As additive manufacturing (AM) shifts from low volume to scale, speculation has mounted about how long it will take until AM is ready for use in mass production. This is especially true regarding metal AM, considering its potential for streamlining the manufacture of the most complex components in heavy industry’s highest value products.
While the performance of some incumbent metal AM systems remains fragmented, making standardization difficult, overall progress in the qualification of metal materials for AM applications has increased significantly over the last several years. One company responsible for commercialization of such progress, Velo3D, recently released a white paper illustrating the real impact that AM can make on automotive tooling – an indirect entry into the mass production market.
This can be seen in a wide range of contexts, though the focus of the Velo3D white paper — inserts for die casting — is an area that’s particularly ripe for metal AM. A future post will outline how Velo3D’s fully integrated metal AM solution, specifically, is optimized to meet the challenge of printing metal die cast inserts. Here, I’ll begin to explain how metal AM is harmonizing with conventional manufacturing methods to accelerate the die casting process in automotive mass production.
The white paper, titled “How Additive Manufacturing is Transforming Tooling”, introduces its central topic by way of the term “AM-enabled conventional manufacturing”. While I was unfamiliar with the phrase, I instantly grasped the concept it refers to, given the growing use of 3D printing for that purpose, above all, in areas like aerospace, energy, and automotive. The gist is that by using AM to produce tooling components, manufacturing operations can both accelerate output of end-use parts, and implement design and performance features that would be impossible with traditional methods.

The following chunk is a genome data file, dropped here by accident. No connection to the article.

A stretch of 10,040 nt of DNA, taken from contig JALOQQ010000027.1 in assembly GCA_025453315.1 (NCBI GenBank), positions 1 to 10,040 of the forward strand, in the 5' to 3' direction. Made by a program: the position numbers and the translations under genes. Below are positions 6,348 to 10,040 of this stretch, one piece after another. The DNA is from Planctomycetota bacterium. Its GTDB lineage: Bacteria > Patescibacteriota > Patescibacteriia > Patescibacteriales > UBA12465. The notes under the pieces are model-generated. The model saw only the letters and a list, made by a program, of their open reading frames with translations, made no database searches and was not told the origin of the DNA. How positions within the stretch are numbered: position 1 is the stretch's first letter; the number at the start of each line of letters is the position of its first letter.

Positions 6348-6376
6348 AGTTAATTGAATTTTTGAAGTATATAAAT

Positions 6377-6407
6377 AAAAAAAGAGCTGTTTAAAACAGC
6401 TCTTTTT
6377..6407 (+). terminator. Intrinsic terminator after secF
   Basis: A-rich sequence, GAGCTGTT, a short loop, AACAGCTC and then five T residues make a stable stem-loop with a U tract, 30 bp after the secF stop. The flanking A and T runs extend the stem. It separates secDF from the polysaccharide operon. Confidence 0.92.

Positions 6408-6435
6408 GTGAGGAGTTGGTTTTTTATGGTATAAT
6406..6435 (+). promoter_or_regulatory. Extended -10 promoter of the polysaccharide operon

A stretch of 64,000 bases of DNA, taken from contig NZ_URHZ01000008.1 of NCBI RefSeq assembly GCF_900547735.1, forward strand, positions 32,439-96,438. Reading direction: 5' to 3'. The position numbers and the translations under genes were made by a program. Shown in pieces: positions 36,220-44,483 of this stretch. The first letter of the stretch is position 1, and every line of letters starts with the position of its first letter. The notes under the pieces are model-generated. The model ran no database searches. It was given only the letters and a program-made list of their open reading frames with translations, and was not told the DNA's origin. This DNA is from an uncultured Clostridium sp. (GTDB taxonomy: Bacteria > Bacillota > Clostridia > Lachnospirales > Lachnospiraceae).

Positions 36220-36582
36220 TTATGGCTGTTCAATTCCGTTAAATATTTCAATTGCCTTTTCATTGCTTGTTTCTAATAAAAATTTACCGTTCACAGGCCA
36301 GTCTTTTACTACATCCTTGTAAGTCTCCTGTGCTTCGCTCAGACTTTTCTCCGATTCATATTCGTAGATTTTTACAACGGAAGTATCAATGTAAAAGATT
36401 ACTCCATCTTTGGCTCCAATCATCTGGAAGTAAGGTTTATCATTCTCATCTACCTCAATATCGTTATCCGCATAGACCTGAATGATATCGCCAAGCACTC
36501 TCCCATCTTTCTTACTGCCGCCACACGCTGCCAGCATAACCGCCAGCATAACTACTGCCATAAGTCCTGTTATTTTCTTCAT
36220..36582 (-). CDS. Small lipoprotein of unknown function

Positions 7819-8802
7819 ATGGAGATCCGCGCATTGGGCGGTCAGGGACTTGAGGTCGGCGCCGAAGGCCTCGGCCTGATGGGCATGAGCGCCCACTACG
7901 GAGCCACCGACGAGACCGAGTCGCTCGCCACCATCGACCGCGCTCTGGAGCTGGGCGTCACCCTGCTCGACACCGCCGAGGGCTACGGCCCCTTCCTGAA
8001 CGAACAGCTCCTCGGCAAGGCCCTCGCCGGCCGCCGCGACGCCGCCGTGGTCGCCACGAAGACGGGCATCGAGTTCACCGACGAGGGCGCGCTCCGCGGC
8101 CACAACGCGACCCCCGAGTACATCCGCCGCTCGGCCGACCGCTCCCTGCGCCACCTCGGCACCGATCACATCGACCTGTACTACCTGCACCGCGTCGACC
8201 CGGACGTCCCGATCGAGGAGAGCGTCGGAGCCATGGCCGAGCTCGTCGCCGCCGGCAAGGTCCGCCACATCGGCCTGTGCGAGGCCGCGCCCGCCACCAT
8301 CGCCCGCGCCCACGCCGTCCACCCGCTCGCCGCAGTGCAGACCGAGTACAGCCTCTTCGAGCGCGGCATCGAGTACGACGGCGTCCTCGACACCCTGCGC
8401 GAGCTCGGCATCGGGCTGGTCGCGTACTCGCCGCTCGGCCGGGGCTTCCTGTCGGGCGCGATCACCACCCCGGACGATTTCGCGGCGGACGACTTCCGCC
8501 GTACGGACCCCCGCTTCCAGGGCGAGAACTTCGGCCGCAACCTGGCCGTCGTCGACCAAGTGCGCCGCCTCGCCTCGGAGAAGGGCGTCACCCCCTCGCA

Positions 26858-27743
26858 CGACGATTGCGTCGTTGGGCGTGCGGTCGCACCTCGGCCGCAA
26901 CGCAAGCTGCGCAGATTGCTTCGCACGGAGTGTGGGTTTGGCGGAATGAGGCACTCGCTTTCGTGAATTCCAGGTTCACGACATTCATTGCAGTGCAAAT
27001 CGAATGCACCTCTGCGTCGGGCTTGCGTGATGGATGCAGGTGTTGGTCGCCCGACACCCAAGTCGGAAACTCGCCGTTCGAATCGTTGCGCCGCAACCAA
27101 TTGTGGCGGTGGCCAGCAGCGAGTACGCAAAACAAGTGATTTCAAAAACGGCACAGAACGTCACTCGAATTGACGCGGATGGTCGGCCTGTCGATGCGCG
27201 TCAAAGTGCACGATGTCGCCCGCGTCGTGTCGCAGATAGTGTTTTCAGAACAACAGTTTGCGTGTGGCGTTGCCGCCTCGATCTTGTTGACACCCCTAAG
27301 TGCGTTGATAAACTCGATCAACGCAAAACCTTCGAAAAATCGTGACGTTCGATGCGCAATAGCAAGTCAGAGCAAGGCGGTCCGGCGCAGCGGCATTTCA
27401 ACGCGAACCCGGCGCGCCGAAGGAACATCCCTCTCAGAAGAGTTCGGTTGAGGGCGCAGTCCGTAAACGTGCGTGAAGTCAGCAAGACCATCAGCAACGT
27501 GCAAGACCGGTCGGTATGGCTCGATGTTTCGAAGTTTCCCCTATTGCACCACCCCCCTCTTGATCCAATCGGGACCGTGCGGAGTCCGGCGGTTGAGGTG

Die casting involves the pouring of molten metal into two molds (“dies”) and waiting until the metal fully cools. When the part cools and thereby solidifies, pins eject the finished product. That aspect – fully cooled metal – is the key to the whole process, and for it to happen at the speed required for mass production, die cast inserts tend to use, as part of their design, cooling channels, into which coolant is injected, to accelerate the drop in temperature and solidification.
Since the metal can only be ejected after every section of the part is solid, the last section to cool delays the entire operation. According to Velo3D, waiting for the die cast insert to cool down makes up around 70 percent of the manufacture time for a die casted part. This, then, is clearly the phase that needs to be targeted for accelerating the production process, and even the smallest measurable gains here could ultimately have an aggregate impact. That explains why the optimization of cooling channels is so singularly consequential.
However, there is a hard limit to how much can be done on that front with conventional manufacturing methods. Traditional cooling channels are typically drilled into the die in straight lines with 90 degree intersections. This limits the geometric options to deliver the cooling fluid and creates crack initiation sites at the intersections.
Metal AM solves both problems: cooling channels can be printed within the structure of die cast inserts that can then be added to the larger die patching areas with the longest cooling times with a section that can bring coolant to the optimal point. They can be designed into shapes that allow coolant to reach areas of a part that take the longest time to solidify, or sections where the material properites are critical to maintain. These are known as “conformal cooling channels”, and are one of the big success stories of AM’s entry into the end-use part landscape.
At the same time, not every metal AM platform is up to handling that task, though some are suited for it perfectly. In particular, the Velo3D Sapphire XC, backed by the company’s fully integrated proprietary software platforms, is just the machine for the job. Again, that will be explained in a future post, but anyone interested in finding out for themselves can download the white paper here.
Images courtesy of Velo3D
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